Just curious for some perspective on it, if you feel so inclined.

  10. It’s gotta be the Consu. We saw in Zoe’s Tale how the Consu think its trivial to mess with an entire race (the Obin) just as an experiment.. And how they, at least as individuals, will pit large groups against each other, just for their own entertainment. If not the Consu as a race, then at least one, or more, individuals are playing humans against the conclave.

  11. How long do those of us waiting for the combined paper product to come out have to wait, again?

  12. I am very impressed with how well The Human Division episodes have worked and been written. John, you have improved upon this, now uncommon, narrative form.

  13. I think the serialization experiment is working out very well indeed. I look forward to it every week and will likely also buy the whole thing so as to be able to read it at one uninterrupted go.

    Chapeau Scalzi.

  14. Enjoyed this segment, as well as the others, greatly. The nice part is that each is short enough to enjoy at lunch on my Nook, without the worry that I’m going to have to put off making supper to read the rest of it. Tune in next week, same Bat time, same Bat channel…

  15. @ldgilmoure, Lurkertype: no need for there to be Consu or any other creepy alien involvement for this sort of depravity. Humanity already has this exact scenario covered, e.g. the case of Brian Wells:

    …an American pizza delivery man who was killed by a time bomb fastened to his neck, purportedly under coercion from the maker of the bomb. After he was apprehended by the police for robbing a bank, the bomb exploded….
    A note found on Wells had instructions for him to carry out four tasks—the first of which was the bank robbery—in a set period of time before the bomb went off. Wells would gain extra time with the completion of each task. However, it was later determined that regardless of what had unfolded, Wells would never have had enough time to complete the tasks to get the bomb defused: Police travelled the route on the note and couldn’t complete it in the time the note allocated to Douglas.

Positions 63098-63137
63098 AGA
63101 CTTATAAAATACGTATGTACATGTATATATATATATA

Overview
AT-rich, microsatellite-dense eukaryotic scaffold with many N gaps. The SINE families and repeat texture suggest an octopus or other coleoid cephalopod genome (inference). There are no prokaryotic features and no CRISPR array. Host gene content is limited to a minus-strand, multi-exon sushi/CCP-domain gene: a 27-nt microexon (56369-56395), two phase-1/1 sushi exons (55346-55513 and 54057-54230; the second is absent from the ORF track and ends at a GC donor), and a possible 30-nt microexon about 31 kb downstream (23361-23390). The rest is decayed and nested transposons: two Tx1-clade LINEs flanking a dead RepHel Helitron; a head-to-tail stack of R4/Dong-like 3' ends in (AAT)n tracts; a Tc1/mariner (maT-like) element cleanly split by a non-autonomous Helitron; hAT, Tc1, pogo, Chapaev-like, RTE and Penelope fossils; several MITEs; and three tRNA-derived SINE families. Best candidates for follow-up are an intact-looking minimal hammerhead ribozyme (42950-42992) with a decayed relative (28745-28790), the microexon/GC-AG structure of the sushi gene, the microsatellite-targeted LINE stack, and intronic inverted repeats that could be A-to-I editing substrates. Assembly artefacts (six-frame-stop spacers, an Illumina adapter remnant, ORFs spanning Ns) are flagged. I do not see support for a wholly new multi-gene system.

Also, summarizing my Consu response from the Tor thread: no way. Philosophically, the Consu’s distaste for actually having to deal with aliens doesn’t match up with all the icky dealing-with-aliens that this plot involves. They might well be fine with the ends, but it’s not their means.

  16. For those folks who are in the same boat as me, looking at having 13 individual ebooks at the end of this saga, you may want to look at the “EpubMerge” for Calibre. If you aren’t already familiar with Calibre (an ebook managemant program), this may not be particularly useful, but I was able to successfully merge chapters 1 -11 and the resulting epub (while lacking a global index) was quite manageable. For what it is worth….

  17. So… there are only 2 episodes left. You… you’re not actually going to wrap things up in this book, are you? :(

  18. So… there are only 2 episodes left. You… you’re not actually going to wrap things up in this book, are you? :(

    Actually, that would rate a big GRIN for me.

    Take my money. PLEASE.

  19. georgewilliamherbert @ 4:49 pm: You can pre-order it on Powells and Amazon already. Both sites give a release date of May 14th. I am probably going to pick it up, even though I have been buying the ebooks. It will be nice to have a printed copy.

  20. KIA – I wouldn’t get your hopes up for closure next week. Next week’s story, “The Gentle Art of Cracking Heads”, is one of the two shortest of the Human Divisions episodes. I buy from B&N and they list it as a 29 page story – the same as “The Sound of Rebellion”. The final week’s wrap-up is the 2nd longest at 77 pages (after the “B-team” at 93 pages). Hopefully that last episode will put those pages to good use. I need the closure! ;-)

  21. I really enjoyed this chapter while waiting in epically large lines to purchase overpriced plastic wands for my children at Ollivander’s in Universal Orlando. Also, the cover art for this series is fantastic.